Sometimes on the weekends if he refuses to eat his lunch, for example, it may just be that he's not that hungry. If I feel like he hasn't had enough "real food" that day, I will pack it into a little tupperware and take it to the playground. In an hour or so he is usually hungry and will eat what he had previously rejected only an hour earlier. Again, I don't think Ellyn Satter would approve of this, but it seems to work for us.

                      Although I don't make special toddler meals, I do try to keep his preferences in mind when cooking. So, for example, I don't make our foods as spicy as I used to do because he is more sensitive to spices. He's not a big meat eater generally but likes ground meats, so I make dishes with ground meat sometimes, like pasta sauce, curry or meatballs, which I never used to do because I always thought ground meat was kind of gross, but I am learning ways to cook it that we all can enjoy. I cut veggies smaller and cook them softer than I used to do so that they are easier for him to eat.

                      On the subject of vegetables, my son is extremely unlikely to eat veggies when they are presented on their own, with the exception of a few sweet veggies like sweet potatoes and beets. However, he eats a good variety of veggies when they are incorporated into other things. Here are some ways to add veggies to the diet:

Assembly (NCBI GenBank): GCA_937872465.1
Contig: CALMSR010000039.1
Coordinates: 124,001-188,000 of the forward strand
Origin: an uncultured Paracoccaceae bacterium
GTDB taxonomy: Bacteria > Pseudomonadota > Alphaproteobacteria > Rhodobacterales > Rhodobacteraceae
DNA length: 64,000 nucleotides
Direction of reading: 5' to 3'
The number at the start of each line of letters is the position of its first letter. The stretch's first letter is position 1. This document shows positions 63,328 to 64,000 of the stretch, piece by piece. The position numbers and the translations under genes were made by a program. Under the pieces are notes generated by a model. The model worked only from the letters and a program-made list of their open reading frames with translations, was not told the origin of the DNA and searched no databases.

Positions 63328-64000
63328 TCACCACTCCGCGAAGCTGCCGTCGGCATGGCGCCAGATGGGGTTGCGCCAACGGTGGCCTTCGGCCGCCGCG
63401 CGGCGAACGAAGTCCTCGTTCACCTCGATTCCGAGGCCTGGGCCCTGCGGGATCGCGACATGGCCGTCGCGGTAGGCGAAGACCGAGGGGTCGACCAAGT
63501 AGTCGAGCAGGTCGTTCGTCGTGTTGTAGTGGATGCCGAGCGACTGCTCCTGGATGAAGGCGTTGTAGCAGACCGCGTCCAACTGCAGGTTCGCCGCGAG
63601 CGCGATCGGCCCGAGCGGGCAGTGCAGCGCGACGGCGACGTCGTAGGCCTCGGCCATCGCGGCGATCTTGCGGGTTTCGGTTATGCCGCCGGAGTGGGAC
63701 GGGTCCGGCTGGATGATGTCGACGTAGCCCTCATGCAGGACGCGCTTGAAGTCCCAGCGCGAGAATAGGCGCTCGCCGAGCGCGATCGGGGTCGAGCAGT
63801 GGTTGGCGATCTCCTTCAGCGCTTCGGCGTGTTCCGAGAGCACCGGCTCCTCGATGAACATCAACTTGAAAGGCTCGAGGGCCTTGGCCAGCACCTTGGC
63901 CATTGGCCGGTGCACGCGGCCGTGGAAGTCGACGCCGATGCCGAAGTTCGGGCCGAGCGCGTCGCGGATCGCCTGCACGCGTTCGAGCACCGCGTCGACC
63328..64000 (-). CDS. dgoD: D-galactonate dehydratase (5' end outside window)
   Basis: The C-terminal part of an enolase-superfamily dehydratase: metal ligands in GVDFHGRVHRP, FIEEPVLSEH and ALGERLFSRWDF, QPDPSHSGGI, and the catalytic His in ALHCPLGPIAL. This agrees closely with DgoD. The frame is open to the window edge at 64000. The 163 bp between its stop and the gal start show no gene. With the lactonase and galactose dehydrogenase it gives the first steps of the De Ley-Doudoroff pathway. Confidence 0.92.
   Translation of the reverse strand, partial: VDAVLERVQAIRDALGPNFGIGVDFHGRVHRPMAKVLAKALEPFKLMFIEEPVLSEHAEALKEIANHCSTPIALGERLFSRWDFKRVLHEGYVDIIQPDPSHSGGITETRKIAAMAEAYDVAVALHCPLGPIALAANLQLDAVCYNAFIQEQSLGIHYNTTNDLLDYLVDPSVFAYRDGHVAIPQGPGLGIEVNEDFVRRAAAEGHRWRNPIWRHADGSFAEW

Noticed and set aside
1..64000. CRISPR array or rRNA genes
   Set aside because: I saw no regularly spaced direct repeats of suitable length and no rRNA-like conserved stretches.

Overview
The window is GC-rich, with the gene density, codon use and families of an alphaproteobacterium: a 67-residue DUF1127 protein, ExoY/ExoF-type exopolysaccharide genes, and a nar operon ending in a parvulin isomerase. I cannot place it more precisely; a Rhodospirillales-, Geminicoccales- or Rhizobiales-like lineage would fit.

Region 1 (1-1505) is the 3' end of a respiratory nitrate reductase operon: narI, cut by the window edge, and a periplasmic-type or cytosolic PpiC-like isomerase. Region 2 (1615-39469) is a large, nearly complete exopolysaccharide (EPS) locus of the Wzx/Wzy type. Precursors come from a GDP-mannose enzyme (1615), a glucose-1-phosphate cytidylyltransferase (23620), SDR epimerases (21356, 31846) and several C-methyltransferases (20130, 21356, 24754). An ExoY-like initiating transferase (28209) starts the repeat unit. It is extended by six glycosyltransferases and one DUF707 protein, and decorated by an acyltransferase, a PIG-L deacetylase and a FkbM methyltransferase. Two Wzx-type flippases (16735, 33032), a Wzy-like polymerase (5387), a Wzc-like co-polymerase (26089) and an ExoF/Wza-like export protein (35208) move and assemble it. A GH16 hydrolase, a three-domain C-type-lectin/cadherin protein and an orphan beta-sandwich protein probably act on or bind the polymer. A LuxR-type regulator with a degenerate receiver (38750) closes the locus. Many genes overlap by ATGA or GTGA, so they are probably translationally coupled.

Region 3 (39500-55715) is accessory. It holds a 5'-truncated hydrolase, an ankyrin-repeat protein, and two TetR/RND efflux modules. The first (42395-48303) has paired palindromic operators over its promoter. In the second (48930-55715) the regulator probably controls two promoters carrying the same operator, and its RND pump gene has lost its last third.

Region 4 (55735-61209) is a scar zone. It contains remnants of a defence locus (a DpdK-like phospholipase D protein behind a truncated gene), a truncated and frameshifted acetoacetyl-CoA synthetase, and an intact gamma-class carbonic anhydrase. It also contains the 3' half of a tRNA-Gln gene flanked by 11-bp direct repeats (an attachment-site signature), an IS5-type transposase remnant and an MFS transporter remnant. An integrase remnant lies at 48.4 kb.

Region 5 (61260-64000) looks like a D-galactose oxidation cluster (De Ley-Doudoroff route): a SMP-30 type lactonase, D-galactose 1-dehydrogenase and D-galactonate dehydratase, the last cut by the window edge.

Eggs - scrambled or frittata with any kind of veggie leftovers, especially greens.
                      In pasta sauce
                      In soup
                      On pizza
                      Grated and incorporated into savory pancakes
                      Chopped small and incorporated into a grain salad, like tabbouleh, especially one that has a lot of other vibrant flavors. He loves this one as long as the kale is chopped very small: http://food52.com/recipes/2434_one_po...
                      In grilled cheese or quesadillas - this didn't go over so well for us but it might work for you since your son likes grilled cheese.

                      Note that none of these foods involve "hiding" the vegetables so that they are in disguise. The veggies are clearly visible, but cut small and cooked soft and incorporated into foods that have other additional flavors that he likes.

                      Also keep in mind that fruits have the same nutrients as veggies and many toddlers do much better with fruits. Learning to like veggies takes more practice. So don't forget to encourage your toddler to eat a variety of fruit while he is working on veggies.

                      Toddlers are weird and picky with what they will eat and don't eat. You just have to try presenting the foods over and over again and don't take it personally when they reject what you have made. Also don't assume that they won't like something - give them the choice to accept or reject a food. Just keep trying and they will get better over time. That's what we have done anyway, and though we are far from perfect, overall it seems to be working for us.

                      1. re: Westminstress

                        While I don't recommend hiding, the book Sneaky Veggies has some nice simple recipes for making the more fun. Not one of those purée books which I tried with my SO who didn't used to eat veggies. Got rid of all those.